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Jean-Paul Sartre Refuses the Nobel Prize (1964) Options
Posted: Thursday, October 22, 2015 12:00:00 AM
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Jean-Paul Sartre Refuses the Nobel Prize (1964)

A French philosopher, playwright, and novelist, Sartre was a leading exponent of 20th-century existentialism. His works examine man as a responsible but lonely being, burdened with a terrifying freedom to choose, adrift in a meaningless universe. He served in the army during World War II, was taken prisoner, escaped, and was involved in the resistance, writing his first plays during the occupation. After the war, his writings became increasingly influential. Why did he refuse the Nobel Prize? More...
Sayyed Hassan
Posted: Thursday, October 22, 2015 2:23:50 PM

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The Nobel Prize in literature has had an interesting and often controversial history since first awarding the prize in 1901. The year 1964 is perhaps one of the more intriguing stories of the Swedish Academy’s tradition.
When rumors surrounding the nominees began circulating during October 1964, Jean-Paul Sartre discovered that he was among the writers being considered for the laureate. Immediately, Sartre wrote to the Swedish Academy to inform them that he wanted to be withdrawn from consideration. At that point, he was unaware that there is no consultation made with nominees. Much to his chagrin, Jean-Paul was indeed announced the winner of the 1964 Nobel Prize in literature “for his work which, rich in ideas and filled with the spirit of freedom and the quest for truth, has exerted a far-reaching influence on [the] age.” This is the point at which interest in the 1964 prize is piqued, and a few facts should be noted about both Sartre and the Swedish Academy’s Nobel Prize.
Posted: Thursday, October 22, 2015 9:36:35 PM

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Sartre on the Nobel Prize

DECEMBER 17, 1964
Jean-Paul Sartre explained his refusal to accept the Nobel Prize for Literature in a statement made to the Swedish Press on October 22, which appeared in Le Monde in a French translation approved by Sartre. The following translation into English was made by Richard Howard.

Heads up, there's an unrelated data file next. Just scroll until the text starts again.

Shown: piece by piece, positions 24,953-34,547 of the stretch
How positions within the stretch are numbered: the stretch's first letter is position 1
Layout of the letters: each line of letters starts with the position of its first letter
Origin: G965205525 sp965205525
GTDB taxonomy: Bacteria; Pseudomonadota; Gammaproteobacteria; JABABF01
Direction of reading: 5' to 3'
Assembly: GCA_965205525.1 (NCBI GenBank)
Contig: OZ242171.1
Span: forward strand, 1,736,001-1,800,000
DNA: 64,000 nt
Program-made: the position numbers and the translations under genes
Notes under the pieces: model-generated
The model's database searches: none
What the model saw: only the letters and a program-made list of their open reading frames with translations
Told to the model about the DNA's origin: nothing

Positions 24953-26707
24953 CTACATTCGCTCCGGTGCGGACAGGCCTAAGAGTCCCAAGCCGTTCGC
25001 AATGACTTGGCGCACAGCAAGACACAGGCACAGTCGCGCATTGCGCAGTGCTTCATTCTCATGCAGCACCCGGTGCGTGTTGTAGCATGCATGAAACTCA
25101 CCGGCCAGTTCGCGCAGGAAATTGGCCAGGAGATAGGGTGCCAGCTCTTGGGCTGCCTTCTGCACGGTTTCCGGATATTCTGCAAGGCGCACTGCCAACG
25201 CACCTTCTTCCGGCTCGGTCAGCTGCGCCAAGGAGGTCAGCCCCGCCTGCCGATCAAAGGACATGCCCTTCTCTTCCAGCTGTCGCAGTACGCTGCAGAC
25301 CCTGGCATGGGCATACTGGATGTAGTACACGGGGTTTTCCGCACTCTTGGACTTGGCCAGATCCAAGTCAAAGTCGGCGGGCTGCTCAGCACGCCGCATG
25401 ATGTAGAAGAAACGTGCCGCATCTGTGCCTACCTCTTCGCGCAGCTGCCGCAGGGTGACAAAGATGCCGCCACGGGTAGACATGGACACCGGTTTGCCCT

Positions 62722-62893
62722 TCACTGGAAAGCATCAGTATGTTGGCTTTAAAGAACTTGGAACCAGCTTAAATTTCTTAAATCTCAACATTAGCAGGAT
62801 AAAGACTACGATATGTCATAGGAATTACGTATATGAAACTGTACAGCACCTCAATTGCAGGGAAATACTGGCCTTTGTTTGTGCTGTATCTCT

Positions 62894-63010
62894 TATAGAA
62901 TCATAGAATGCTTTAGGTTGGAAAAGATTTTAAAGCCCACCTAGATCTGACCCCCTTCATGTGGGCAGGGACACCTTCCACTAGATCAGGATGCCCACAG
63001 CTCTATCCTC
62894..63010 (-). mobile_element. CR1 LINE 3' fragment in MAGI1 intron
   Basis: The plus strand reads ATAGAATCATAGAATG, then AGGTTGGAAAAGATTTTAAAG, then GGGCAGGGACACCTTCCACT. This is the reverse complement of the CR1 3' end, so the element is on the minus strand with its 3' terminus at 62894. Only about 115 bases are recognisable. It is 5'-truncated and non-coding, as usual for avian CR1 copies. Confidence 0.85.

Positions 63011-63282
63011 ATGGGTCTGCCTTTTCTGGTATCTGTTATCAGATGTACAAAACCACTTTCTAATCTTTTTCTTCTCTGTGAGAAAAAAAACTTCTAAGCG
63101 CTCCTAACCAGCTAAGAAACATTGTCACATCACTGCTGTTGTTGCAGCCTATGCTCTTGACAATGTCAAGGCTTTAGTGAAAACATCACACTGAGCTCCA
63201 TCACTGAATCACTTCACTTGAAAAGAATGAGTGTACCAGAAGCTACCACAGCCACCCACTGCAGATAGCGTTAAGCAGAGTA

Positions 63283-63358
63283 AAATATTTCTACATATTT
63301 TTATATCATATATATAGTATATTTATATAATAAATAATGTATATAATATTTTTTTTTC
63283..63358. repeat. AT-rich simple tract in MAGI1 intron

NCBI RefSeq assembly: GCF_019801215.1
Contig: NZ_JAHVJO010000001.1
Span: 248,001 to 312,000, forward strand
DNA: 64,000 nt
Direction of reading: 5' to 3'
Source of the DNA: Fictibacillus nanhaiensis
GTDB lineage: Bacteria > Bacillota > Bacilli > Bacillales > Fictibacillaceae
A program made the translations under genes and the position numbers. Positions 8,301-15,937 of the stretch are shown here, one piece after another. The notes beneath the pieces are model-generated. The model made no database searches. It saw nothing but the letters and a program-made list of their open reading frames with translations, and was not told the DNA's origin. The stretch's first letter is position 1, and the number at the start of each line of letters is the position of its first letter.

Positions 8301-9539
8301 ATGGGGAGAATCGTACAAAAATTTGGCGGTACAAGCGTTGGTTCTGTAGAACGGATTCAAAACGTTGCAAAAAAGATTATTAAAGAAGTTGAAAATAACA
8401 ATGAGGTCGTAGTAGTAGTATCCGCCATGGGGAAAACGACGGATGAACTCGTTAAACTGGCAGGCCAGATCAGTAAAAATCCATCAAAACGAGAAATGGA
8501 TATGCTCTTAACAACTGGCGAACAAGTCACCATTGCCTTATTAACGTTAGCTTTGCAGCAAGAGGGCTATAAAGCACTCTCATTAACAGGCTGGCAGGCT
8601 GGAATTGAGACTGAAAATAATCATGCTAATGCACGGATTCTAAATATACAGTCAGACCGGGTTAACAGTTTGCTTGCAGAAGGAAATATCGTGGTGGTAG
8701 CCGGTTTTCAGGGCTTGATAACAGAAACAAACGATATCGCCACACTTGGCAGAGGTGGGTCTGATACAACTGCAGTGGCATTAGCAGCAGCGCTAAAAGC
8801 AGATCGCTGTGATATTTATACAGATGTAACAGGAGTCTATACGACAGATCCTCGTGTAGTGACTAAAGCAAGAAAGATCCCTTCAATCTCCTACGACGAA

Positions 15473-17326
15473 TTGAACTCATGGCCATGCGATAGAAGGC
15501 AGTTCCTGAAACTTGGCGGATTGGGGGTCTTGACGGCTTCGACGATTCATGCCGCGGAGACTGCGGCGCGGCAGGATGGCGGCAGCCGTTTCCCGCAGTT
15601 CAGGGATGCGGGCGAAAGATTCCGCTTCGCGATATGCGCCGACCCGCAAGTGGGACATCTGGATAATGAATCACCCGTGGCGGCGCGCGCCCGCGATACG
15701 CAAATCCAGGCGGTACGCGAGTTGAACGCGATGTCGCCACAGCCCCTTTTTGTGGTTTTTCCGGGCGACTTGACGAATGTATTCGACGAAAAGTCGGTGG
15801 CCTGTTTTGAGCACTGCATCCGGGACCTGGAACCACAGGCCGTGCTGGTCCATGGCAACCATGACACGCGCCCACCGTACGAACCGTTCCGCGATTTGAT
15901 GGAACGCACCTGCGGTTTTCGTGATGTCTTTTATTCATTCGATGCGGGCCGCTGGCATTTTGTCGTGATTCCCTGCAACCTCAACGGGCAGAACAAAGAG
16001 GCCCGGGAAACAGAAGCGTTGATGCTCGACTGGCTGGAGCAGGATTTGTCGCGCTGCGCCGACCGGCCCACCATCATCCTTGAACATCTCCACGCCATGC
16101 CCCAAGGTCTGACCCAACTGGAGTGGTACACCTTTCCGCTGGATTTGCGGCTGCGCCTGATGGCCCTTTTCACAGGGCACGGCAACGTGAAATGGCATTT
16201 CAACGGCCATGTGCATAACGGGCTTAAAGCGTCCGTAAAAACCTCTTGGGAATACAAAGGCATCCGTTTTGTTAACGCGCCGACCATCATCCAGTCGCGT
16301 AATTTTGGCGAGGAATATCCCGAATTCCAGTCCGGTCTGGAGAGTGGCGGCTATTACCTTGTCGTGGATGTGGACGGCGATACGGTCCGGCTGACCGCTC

"My objective reasons are as follows: The only battle possible today on the cultural front is the battle for the peaceful coexistence of the two cultures, that of the East and that of the West. I do not mean that they must embrace each other—I know that the confrontation of these two cultures must necessarily take the form of a conflict—but this confrontation must occur between men and between cultures, without the intervention of institutions.

I myself am deeply affected by the contradiction between the two cultures: I am made up of such contradictions. My sympathies undeniably go to socialism and to what is called the Eastern bloc, but I was born and brought up in a bourgeois family and a bourgeois culture. This permits me to collaborate with all those who seek to bring the two cultures closer together. I nonetheless hope, of course, that “the best man wins.” That is, socialism.

This is why I cannot accept an honor awarded by cultural authorities, those of the West any more than those of the East, even if I am sympathetic to their existence. Although all my sympathies are on the socialist side. I should thus be quite as unable to accept, for example, the Lenin Prize, if someone wanted to give it to me, which is not the case."

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